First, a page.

It also makes for a better candidate experience. Interviews require candidates to invest time and energy as well, so better to only select those for interview who stand a good chance of securing the position.

We can also provide hirers with data on where the good candidates are coming from – is it LinkedIn? Facebook? Monster? Organisations can use this information to target their recruitment efforts more effectively.

Improved quality of hire

Proving an improved quality of hire is perhaps the hardest benefit to measure. However, conversations with line managers and anecdotal evidence can be useful here, plus other measurables, such as time to competency, how well a candidate performs in a role and how long they stay.

Increased employee retention

Retention is something that we plan to measure soon. If there’s a good candidate-job-manager-organisation fit, then we would expect candidates to stay longer within a job and to progress up through the organisation.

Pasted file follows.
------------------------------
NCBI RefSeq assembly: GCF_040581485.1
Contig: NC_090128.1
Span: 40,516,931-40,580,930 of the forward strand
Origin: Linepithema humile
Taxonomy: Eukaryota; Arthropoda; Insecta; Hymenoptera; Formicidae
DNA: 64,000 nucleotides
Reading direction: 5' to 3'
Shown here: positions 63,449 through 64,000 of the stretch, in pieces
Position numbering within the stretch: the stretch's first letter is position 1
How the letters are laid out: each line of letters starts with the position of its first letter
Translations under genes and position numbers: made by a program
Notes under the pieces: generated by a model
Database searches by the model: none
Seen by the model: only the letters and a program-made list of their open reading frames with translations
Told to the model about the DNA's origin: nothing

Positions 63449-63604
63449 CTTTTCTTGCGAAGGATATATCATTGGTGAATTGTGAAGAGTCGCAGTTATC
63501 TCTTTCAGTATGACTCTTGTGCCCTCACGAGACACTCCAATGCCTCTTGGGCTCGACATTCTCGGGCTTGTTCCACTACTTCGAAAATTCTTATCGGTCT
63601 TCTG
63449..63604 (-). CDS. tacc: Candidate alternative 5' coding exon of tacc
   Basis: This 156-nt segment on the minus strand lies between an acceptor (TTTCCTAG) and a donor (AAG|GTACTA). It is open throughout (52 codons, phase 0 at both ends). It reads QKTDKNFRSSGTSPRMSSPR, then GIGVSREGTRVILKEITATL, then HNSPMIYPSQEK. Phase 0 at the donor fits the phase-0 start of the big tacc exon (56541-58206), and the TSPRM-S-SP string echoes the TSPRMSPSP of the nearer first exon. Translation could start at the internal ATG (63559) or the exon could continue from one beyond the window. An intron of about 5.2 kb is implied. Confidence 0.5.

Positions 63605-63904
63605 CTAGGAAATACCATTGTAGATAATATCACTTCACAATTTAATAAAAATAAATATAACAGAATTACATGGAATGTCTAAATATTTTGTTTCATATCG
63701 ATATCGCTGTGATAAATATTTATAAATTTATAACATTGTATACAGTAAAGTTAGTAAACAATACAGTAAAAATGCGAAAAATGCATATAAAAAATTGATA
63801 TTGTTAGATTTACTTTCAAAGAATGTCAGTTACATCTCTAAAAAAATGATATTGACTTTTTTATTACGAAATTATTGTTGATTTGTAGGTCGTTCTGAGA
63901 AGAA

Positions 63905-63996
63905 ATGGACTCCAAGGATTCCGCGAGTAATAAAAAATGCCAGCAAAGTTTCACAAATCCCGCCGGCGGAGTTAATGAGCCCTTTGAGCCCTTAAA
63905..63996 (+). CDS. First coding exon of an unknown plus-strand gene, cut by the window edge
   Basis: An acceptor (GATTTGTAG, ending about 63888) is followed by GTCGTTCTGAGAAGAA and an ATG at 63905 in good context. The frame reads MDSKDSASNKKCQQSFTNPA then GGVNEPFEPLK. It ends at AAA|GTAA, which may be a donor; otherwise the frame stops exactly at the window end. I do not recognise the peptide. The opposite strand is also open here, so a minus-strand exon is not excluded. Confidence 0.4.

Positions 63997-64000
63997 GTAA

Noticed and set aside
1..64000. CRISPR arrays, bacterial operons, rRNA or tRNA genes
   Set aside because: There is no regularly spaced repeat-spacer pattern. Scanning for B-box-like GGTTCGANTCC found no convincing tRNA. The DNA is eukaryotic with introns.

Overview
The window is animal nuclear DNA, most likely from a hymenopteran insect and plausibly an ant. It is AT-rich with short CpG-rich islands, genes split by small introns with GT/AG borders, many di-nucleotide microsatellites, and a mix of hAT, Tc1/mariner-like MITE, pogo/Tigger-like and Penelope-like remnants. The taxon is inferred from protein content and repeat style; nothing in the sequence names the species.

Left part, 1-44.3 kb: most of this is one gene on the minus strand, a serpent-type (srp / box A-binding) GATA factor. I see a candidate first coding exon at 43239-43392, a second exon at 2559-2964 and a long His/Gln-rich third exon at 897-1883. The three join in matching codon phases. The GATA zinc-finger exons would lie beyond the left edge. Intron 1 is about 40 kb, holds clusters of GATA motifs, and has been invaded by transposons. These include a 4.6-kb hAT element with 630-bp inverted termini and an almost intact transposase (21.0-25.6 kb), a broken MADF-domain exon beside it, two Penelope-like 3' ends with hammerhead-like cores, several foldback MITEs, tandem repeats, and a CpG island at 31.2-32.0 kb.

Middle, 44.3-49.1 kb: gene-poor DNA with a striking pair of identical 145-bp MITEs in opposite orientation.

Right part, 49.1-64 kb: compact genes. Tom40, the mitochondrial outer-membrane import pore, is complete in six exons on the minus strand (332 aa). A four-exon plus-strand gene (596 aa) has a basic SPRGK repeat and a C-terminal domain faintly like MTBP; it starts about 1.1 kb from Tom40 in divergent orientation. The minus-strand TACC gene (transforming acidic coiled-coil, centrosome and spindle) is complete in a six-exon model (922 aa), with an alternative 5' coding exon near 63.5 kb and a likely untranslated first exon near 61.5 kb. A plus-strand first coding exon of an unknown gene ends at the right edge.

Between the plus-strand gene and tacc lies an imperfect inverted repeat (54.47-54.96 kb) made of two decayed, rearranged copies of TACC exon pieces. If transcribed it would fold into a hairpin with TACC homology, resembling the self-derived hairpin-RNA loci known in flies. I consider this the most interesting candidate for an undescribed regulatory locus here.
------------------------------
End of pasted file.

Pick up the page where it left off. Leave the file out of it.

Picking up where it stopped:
Screening that leads to better retention rates is certainly something that a lot, if not all, companies would be interested in. As one senior investment banker quoted in the Financial Times article said, soft skills tests that can accurately predict the likelihood of candidate staying and succeeding in a role “would be terrific”.

This last benefit takes a bit longer to measure, because the tracking takes place over a longer period of time. But it can all be done and can show hirers the several clear benefits of testing for soft skills.

 

So, in conclusion, there are several ways that organisations can and should measure the impact of hiring for soft skills. In fact, it would be very unwise not to do so with the current available technologies.